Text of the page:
Of course, I never think these things out loud. Most of these things are subconscious desires that drive my behavior, but whenever I think about why I do the things that I do, they point back there. I don’t want to be found guilty. I always want to forgive, but I never want to be forgiven.

It is enslaving. A few years ago, I realized that no matter what something would always be my fault and I couldn’t earn my way out of it. It terrified me. I realized that I wanted to be better for my own sake. Deep down, I wanted to prove that I didn’t need to be forgiven, but that somehow, I could make up for my mistakes.

These verses prove me wrong; I’m an enemy and I could never atone for my own sin:

“None is righteous, no, not one;no one understands; no one seeks for God. All have turned aside; together they have become worthless; no one does good, not even one.”“Their throat is an open grave; they use their tongues to deceive.” “The venom of asps is under their lips.”“Their mouth is full of curses and bitterness.”“Their feet are swift to shed blood;in their paths are ruin and misery,and the way of peace they have not known.” “There is no fear of God before their eyes.” –Romans 3: 10-18

These verses give me hope; this hope reaches beyond my poor attempt at good behavior:

“For while we were still weak, at the right time Christ died for the ungodly. For one will scarcely die for a righteous person—though perhaps for a good person one would dare even to die—but God shows his love for us in that while we were still sinners, Christ died for us. Since, therefore, we have now been justified by his blood, much more shall we be saved by him from the wrath of God. For if while we were enemies we were reconciled to God by the death of his Son, much more, now that we are reconciled, shall we be saved by his life. More than that, we also rejoice in God through our Lord Jesus Christ, through whom we have now received reconciliation.”–Romans 5: 6-11

My guilt has been taken care of. I was an enemy, but I’ve been forgiven. This miraculous love of God frees me from trying to make myself right. I can rejoice in his sacrifice and grace and extend grace to others and myself. True love frees us from guilt and fear. John says, in first John 4:18, “There is no fear in love, but perfect love casts out fear. For fear has to do with punishment, and whoever fears has not been perfected in love.” 

God has freed us from the fear of ultimate punishment. His love is real and it is sweet. The battle for our hearts has been won. God calls us to stand in his victory, to rest in His identity for us and others, and enjoy the free love of Christ.

 Hallelujah, what a Savior.

This is a beautiful song about the faithfulness of God’s love by Sandra McCracken.

Christianity, Christmas Dailies, Uncategorized

Love Manifest (Tuesday)


Adoration of the Shepherds by Gerrard van Honthorst
(As an aside: you can find Sunday’s reading here. And the link to last week’s readings here. Monday was a catch up day and this is Tuesday’s reading. I will be publishing this week daily) 

This year we have been reading the Jesus Storybook Bible for advent. It is a beautiful children’s bible that does an excellent job of showing the overarching gospel narrative that connects all of the biblical books. It starts off this way “No, the Bible isn’t a book of rules or a book of heroes. The Bible is most of all a Story. It’s an adventure story about a young Hero who comes from a far country to win back his lost treasure. It’s a love story about a brave Prince who leaves his palace, his throne—everything—to rescue the one he loves. It’s like the most wonderful of fairy tales that has come true in real life! You see, the best thing about this story is—it’s true. There are lots of stories in the Bible, but all the stories are telling one Big Story. The Story of how God loves his children and comes to rescue them. It takes the whole Bible to tell this Story and at the center of the Story, there is a baby. Every Story in the Bible whispers his name. He is like the missing piece in a puzzle—the piece that makes all the other pieces fit together and suddenly you can see a beautiful picture.”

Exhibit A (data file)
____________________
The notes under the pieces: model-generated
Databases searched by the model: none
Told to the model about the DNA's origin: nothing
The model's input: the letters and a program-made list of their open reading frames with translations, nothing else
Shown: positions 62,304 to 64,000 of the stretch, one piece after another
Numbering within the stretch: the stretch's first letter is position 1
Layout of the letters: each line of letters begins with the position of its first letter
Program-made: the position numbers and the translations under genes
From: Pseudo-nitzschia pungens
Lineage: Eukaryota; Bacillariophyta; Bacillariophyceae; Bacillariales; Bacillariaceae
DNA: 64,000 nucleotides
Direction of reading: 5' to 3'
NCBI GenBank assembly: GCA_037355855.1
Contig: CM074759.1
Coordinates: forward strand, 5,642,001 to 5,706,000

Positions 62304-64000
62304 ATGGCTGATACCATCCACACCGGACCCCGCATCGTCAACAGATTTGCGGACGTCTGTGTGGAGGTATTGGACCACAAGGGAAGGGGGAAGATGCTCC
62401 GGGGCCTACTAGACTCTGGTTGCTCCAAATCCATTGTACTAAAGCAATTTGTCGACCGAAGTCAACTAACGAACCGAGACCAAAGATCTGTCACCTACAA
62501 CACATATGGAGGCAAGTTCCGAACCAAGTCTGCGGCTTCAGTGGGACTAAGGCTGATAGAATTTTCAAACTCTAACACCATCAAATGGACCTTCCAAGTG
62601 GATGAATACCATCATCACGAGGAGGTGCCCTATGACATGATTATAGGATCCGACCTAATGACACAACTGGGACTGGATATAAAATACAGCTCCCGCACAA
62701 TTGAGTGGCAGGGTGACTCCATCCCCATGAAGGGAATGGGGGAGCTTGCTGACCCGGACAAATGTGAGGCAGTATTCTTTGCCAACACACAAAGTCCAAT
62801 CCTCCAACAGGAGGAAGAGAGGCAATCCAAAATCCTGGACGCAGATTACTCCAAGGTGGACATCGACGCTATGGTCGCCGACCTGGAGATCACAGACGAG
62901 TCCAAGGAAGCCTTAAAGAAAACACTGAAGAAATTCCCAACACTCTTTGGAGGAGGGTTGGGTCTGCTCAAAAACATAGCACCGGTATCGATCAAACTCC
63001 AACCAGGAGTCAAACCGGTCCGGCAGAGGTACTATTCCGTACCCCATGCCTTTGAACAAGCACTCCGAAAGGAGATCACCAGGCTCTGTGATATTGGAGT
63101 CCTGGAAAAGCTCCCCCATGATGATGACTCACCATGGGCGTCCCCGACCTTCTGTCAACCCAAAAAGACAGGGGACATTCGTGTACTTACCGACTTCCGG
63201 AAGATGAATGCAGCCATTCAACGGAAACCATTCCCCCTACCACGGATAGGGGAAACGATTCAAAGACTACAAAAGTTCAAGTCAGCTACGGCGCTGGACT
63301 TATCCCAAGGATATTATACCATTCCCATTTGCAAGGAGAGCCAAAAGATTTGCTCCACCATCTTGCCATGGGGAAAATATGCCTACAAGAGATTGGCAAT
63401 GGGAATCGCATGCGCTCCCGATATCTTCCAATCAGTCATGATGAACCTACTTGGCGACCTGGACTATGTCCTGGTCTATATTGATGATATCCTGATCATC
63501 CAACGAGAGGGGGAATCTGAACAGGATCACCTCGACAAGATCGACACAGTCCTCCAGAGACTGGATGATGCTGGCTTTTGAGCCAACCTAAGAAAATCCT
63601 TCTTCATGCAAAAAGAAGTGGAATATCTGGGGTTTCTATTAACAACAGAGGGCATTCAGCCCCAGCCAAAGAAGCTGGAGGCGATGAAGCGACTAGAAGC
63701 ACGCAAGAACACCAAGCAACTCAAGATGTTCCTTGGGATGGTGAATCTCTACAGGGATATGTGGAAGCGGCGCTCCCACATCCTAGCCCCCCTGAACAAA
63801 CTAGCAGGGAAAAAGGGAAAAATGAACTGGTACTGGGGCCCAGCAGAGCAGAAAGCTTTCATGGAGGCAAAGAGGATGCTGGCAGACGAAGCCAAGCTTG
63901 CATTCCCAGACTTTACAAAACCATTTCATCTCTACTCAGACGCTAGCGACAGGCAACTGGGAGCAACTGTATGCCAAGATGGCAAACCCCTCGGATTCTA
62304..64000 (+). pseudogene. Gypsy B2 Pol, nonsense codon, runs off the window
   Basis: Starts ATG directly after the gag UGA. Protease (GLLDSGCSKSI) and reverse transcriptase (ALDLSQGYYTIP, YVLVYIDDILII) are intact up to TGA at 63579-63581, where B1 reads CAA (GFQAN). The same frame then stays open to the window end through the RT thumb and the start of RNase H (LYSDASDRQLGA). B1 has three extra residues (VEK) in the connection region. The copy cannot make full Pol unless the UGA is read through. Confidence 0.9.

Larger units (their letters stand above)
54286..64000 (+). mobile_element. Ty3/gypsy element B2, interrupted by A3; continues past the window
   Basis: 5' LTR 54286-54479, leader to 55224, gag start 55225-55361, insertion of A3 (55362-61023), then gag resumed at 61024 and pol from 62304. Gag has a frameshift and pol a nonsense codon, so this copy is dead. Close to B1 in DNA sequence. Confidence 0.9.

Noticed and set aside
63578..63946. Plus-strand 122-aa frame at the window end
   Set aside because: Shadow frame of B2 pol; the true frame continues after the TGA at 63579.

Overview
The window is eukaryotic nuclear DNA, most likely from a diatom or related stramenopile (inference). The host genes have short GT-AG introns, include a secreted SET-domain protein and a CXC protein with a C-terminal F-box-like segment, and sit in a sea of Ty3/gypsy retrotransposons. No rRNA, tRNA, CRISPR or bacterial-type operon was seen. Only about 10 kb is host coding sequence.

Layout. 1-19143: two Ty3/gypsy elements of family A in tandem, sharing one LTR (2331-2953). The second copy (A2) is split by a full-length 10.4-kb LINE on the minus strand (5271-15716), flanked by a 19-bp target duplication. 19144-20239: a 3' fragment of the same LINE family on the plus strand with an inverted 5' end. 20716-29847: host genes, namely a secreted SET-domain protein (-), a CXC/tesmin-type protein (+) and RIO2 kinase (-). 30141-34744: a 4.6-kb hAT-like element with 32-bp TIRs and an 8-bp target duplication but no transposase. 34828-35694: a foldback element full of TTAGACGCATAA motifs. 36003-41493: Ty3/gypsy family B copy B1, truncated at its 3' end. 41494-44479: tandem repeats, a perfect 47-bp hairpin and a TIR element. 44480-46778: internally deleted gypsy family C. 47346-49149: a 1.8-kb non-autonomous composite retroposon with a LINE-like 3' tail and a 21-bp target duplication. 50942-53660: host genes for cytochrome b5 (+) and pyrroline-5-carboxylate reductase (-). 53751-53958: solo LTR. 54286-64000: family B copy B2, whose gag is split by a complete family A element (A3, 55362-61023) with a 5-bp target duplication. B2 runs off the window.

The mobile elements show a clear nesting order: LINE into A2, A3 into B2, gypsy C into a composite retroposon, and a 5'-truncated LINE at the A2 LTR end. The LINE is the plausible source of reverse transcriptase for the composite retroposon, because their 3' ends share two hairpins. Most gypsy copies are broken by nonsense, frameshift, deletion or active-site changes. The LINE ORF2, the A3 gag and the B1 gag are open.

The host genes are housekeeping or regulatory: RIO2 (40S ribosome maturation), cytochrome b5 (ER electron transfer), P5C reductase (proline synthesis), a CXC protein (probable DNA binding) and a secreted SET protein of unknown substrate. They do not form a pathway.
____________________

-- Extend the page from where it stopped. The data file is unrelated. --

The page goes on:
As it mentions the entire Bible is full of failed romantic comedies, failed heroes, and failed leaders. Our ancient forefathers prove time and time again (along with human history too if we are honest about that) how we couldn’t love each other, love God, or love others well. We could not fulfill our purpose to love God and make His glory known. Instead, we needed God to come to show us love and he does so by becoming love for us. Christmas celebrates the entrance of the leading man in this story: Jesus. 

One of the most beautiful things about Christmas is the incarnation, which is the theological word for God becoming man. Jesus’s name (Emmanuel) literally means God with us. Jesus is love incarnate, love manifest. He is the image of God perfectly displayed in man. We know the love of God because we know Jesus. He is our real, physical, tangible love. As Piper said in his definition of love that I shared in the last post, Jesus becoming man shows how he “labored and suffered to enthrall us with what is infinitely and eternally satisfying: God.”

John the apostle explains these ideas here: “Beloved, let us love one another, for love is from God, and whoever loves has been born of God and knows God. Anyone who does not love does not know God, because God is love. In this love Hod was made manifest among is, that God sent his only Son into the world, so that we might live through him.”  I John 4: 7-9

There is much to rejoice in. The long awaited love of our hearts is here and he’s real.